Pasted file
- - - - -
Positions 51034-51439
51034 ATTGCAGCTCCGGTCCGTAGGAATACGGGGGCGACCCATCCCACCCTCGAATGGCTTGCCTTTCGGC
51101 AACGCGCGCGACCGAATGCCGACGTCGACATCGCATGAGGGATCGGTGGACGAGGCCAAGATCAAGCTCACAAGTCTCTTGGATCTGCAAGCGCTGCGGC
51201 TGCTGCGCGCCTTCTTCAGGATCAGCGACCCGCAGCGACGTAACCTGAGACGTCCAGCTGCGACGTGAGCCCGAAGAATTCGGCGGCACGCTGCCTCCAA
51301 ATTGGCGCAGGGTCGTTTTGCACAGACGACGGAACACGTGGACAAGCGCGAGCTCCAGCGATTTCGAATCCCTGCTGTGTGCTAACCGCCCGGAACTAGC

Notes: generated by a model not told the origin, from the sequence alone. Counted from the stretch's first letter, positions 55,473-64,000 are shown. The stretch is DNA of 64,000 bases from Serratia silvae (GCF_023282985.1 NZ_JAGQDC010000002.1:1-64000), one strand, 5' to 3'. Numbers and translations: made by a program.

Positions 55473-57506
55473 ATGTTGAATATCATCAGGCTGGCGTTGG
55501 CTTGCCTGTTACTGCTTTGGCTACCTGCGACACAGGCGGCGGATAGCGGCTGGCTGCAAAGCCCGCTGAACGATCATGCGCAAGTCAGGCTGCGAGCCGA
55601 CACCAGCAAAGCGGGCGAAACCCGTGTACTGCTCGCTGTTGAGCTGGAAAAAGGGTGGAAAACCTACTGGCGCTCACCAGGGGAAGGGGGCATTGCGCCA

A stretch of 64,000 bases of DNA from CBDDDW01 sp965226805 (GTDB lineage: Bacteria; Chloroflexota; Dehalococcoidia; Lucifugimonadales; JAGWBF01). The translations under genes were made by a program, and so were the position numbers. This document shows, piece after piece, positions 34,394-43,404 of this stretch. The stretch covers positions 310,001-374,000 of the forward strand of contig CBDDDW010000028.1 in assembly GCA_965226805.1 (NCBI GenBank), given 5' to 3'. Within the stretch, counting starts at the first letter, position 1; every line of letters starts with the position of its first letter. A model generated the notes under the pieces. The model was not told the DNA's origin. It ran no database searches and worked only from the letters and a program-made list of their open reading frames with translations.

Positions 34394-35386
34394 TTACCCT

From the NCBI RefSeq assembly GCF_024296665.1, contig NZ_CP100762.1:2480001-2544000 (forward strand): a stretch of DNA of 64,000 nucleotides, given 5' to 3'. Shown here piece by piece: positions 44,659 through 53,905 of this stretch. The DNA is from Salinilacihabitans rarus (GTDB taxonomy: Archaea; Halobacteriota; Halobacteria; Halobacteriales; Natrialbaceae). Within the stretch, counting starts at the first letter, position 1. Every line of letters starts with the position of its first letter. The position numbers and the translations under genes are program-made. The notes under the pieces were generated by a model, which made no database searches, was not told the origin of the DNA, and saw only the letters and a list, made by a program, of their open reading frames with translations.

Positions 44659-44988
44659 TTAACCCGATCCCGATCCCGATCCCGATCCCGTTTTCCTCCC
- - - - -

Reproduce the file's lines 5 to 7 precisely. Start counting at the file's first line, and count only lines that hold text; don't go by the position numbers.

51301 ATTGGCGCAGGGTCGTTTTGCACAGACGACGGAACACGTGGACAAGCGCGAGCTCCAGCGATTTCGAATCCCTGCTGTGTGCTAACCGCCCGGAACTAGC

Notes: generated by a model not told the origin, from the sequence alone. Counted from the stretch's first letter, positions 55,473-64,000 are shown. The stretch is DNA of 64,000 bases from Serratia silvae (GCF_023282985.1 NZ_JAGQDC010000002.1:1-64000), one strand, 5' to 3'. Numbers and translations: made by a program.

Positions 55473-57506